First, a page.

Measuring Processes of Change: Applications to the Cessation of Smoking
Date of Original Version
Subjects (N= 970) representing five stages of smoking cessation (precontemplation, contemplation, action, maintenance, and relapse) were given a 65-item test measuring 10 basic processes of change. Subjects recorded the last time they quit smoking, their current use, the frequency of occurrence, and the degree of item helpfulness. A 40-item questionnaire provided highly reliable measures of 10 processes of change, labeled (a) consciousness raising, (b) dramatic relief, (c) self-liberation, (d) social liberation, (e) counterconditioning, (f) stimulus control, (g) self-reevaluation, (h) environmental reevaluation, (i) reinforcement management, and (j) helping relationship. In a confirmatory analysis, 770 subjects were assessed 6 months later. The analysis both confirmed the 10-process model and revealed two secondary factors, Experiential and Behavioral, which were composed of 5 processes each and reflected how individuals in particular stages use more than 1 process at a time. The transtheoretical model of change and available external validity evidence are reviewed.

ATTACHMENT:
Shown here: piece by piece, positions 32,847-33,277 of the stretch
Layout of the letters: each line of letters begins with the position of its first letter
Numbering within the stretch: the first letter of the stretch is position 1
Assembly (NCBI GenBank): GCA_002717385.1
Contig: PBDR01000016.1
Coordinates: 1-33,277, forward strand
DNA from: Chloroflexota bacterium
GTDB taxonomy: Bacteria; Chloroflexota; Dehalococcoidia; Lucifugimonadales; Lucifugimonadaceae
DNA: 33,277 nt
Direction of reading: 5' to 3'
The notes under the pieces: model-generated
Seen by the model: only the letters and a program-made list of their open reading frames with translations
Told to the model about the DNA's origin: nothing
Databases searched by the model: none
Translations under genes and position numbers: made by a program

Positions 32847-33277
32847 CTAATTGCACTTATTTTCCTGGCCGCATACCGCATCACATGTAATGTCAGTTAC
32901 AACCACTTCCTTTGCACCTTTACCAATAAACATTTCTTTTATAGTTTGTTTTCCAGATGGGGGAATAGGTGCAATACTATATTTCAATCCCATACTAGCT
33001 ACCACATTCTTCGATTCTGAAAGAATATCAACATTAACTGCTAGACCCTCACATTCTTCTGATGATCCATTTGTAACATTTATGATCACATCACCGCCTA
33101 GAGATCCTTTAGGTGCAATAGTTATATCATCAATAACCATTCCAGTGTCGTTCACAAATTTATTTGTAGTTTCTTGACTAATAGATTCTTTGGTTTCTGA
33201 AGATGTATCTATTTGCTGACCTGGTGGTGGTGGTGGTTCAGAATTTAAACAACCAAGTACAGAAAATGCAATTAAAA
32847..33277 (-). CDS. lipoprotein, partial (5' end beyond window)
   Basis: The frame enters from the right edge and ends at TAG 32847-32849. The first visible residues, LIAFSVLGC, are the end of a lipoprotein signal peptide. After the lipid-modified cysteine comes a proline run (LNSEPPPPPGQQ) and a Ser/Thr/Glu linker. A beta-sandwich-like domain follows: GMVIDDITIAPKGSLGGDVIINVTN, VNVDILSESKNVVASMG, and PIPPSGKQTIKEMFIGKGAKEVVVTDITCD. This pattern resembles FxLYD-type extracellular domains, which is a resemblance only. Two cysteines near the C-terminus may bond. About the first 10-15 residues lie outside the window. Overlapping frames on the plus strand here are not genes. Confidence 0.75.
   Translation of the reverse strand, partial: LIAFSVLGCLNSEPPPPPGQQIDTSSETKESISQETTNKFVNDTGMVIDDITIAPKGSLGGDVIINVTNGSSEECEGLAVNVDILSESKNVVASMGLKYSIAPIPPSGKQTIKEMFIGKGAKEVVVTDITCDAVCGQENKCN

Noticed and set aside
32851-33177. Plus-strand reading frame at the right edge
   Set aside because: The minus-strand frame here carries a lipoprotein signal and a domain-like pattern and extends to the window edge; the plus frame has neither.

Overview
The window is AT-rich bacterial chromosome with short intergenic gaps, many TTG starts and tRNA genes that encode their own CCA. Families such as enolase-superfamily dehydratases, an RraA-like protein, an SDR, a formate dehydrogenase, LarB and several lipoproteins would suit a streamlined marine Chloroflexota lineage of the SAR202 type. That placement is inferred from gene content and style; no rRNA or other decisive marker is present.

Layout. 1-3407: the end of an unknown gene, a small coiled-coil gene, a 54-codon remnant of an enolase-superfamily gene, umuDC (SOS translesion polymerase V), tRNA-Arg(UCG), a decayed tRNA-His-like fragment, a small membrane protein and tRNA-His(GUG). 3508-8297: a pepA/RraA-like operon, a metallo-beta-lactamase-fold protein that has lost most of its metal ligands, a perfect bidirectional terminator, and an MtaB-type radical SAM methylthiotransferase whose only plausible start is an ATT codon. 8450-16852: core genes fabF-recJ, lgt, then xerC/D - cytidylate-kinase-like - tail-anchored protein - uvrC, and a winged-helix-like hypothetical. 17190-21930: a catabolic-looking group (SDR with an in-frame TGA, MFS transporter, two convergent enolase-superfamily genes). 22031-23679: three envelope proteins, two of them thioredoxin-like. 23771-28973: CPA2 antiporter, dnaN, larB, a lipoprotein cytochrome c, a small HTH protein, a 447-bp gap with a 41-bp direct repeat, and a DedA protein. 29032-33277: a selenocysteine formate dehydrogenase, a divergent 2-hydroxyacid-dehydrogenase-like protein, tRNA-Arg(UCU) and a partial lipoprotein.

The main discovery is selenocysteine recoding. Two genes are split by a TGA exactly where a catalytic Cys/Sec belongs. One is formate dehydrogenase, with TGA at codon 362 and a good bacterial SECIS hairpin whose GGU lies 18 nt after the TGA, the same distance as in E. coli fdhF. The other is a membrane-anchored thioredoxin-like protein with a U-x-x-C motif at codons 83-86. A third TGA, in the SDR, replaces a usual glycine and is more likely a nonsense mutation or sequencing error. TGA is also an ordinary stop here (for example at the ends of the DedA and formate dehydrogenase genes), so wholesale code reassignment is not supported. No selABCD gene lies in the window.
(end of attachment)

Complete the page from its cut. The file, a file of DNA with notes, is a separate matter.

Journal of Consulting and Clinical Psychology
Prochaska, James O., Wayne F. Velicer, Carlo C. DiClemente, and Joseph Fava. "Measuring Processes of Change: Applications to the Cessation of Smoking." Journal of Consulting and Clinical Psychology 56, 4 (1988): 520-528. doi:10.1037/0022-006X.56.4.520.